Authors: Mark Van Hagen, Mirjam Galetzka, Ad Th. Pruyn
Abstract: At railway stations, waiting time is usually an unavoidable aspect of the journey for train passengers. According to the attentional model of time, pleasant surroundings and other forms of distraction reduce perceived waiting time. Not every individual reacts identically in the same surroundings. Passengers in different states of mind enter the station every day. The authors propose that for recreational “lust” passengers, a stimulating environment initiates a more positive waiting time experience, whereas goal oriented “must” passengers respond more positively to a calming environment. A virtual railway station was developed to create a waiting environment in which the arousal level of environmental stimuli (stimulating or calming) was manipulated by the use of colored lighting (study 1) and background music (study 2) in an environment that varied in the degree of density. Results showed that at quiet low-density moments, passengers experienced greater pleasure when stimulating music was played, whereas at busy high-density moments it was the other way around (greater pleasure with calming music). Overall, “lust” passengers seemed more receptive to stimulating environments than “must” passengers. Pleasure increased and the waiting experience improved (with shorter time estimates). In line with reversal theory, the findings shed light on the relationship between environmental stimuli and waiting experience, including the differentiation between low- and high-density surroundings and motivational states of passengers. Designers of waiting environments might choose to design an environment that reverses negative emotions of boredom or stress to positive emotions of excitement and relaxation.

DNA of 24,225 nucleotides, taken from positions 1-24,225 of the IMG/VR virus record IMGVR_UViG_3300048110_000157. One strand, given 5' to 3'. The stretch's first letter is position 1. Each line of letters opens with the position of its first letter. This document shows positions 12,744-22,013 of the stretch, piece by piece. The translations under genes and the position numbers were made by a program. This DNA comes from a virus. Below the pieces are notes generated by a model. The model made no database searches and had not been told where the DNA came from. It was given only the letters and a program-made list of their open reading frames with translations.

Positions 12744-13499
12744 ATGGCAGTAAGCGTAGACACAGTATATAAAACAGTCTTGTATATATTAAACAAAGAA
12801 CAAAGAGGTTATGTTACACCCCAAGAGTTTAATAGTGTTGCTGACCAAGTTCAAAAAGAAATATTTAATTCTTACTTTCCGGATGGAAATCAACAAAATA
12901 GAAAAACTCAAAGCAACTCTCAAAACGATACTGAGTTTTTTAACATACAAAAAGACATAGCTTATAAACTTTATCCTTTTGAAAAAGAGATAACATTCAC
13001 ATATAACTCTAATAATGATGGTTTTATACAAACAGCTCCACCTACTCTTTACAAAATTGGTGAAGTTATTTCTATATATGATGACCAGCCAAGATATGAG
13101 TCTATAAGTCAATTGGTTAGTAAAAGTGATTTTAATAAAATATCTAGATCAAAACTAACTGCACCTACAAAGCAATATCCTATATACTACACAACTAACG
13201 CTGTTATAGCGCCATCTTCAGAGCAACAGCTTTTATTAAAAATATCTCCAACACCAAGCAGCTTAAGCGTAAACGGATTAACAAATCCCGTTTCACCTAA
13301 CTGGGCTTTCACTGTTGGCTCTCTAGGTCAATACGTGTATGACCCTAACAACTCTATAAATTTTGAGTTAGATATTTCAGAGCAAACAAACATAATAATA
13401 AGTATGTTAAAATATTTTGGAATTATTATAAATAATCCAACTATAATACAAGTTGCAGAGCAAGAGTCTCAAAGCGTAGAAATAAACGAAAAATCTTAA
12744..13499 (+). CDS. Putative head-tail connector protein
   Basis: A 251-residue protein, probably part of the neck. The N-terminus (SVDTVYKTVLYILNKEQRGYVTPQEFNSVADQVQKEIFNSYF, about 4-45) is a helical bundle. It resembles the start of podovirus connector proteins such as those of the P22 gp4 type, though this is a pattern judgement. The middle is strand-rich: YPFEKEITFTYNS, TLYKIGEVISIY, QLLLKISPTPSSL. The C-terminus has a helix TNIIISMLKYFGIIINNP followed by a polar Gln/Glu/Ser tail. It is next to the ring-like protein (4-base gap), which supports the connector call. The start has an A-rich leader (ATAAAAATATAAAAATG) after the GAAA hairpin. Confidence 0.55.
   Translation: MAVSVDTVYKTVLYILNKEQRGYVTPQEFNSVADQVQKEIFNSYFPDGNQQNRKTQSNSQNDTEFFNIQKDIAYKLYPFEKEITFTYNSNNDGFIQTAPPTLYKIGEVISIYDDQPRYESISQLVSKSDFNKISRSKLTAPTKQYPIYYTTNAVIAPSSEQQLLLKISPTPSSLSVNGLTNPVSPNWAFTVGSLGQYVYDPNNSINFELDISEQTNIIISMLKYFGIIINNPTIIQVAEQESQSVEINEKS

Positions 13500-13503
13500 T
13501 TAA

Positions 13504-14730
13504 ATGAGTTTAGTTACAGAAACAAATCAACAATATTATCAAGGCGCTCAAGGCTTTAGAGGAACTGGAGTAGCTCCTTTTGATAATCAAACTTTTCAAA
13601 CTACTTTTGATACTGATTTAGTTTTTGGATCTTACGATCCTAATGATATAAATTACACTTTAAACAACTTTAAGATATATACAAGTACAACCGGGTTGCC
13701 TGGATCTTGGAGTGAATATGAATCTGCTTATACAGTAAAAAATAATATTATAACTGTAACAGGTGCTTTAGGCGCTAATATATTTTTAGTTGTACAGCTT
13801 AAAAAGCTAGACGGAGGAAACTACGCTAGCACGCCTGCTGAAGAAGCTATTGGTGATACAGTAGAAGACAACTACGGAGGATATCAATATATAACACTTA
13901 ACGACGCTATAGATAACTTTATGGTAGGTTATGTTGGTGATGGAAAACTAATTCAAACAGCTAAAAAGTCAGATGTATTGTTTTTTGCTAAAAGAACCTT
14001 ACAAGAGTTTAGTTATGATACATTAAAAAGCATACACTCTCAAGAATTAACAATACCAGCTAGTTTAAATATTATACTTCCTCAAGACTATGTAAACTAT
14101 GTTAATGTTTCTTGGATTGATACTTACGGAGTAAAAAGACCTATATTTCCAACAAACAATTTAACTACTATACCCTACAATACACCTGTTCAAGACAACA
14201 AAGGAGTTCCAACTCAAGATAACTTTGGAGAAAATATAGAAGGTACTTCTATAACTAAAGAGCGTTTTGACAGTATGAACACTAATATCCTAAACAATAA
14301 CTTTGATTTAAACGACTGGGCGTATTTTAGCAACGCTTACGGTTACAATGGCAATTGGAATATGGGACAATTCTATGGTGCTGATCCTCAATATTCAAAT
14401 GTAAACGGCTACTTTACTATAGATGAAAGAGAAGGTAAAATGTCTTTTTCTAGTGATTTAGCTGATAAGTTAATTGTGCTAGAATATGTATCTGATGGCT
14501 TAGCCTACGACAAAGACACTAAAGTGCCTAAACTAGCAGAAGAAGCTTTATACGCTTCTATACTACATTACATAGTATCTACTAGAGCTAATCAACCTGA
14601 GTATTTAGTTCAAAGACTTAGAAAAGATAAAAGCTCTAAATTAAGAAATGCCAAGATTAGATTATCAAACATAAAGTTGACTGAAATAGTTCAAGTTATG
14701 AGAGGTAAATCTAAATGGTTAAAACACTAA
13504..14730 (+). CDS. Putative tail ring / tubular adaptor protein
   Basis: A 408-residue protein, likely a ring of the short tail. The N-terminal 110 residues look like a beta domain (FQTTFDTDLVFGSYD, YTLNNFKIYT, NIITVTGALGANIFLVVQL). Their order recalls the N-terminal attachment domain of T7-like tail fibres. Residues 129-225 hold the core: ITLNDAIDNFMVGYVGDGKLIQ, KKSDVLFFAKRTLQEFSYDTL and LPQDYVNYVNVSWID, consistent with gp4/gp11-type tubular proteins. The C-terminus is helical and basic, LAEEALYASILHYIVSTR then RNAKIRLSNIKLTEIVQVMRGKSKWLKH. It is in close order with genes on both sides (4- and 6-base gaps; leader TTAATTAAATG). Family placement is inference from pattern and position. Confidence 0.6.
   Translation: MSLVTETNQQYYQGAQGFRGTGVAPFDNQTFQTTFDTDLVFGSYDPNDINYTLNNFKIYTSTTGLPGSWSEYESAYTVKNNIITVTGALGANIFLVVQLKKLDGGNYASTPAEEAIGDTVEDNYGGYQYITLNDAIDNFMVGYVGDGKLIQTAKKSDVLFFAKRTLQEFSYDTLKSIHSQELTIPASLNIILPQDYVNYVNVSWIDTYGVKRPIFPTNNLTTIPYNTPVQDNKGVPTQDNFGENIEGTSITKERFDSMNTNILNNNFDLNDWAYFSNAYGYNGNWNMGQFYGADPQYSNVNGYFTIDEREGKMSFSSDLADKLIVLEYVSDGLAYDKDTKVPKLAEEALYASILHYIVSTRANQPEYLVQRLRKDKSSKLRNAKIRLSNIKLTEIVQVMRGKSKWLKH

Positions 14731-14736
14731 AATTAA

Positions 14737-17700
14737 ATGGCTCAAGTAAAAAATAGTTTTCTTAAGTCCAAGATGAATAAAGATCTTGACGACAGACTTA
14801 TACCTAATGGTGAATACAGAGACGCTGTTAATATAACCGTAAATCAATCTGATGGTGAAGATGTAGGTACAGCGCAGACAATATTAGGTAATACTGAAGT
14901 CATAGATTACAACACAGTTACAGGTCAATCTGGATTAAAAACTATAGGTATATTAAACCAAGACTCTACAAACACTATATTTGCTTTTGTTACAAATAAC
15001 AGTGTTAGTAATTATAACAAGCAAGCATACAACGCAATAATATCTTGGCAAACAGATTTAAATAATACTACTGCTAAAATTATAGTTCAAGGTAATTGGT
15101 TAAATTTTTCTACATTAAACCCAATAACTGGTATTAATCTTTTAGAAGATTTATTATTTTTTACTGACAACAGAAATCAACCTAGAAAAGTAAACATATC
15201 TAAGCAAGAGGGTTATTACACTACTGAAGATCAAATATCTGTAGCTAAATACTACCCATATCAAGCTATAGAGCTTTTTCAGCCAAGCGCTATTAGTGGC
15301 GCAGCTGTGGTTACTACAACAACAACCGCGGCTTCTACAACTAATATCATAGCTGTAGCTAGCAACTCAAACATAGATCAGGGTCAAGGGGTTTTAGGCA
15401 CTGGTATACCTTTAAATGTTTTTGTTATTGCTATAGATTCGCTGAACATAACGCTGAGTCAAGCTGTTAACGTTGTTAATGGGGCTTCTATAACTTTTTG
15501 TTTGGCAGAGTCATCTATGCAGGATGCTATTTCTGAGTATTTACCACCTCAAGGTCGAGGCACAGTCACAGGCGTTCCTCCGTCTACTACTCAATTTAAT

Link to Article: 2014-v3-05-Hagen-Galetzka-Pruyn-Waiting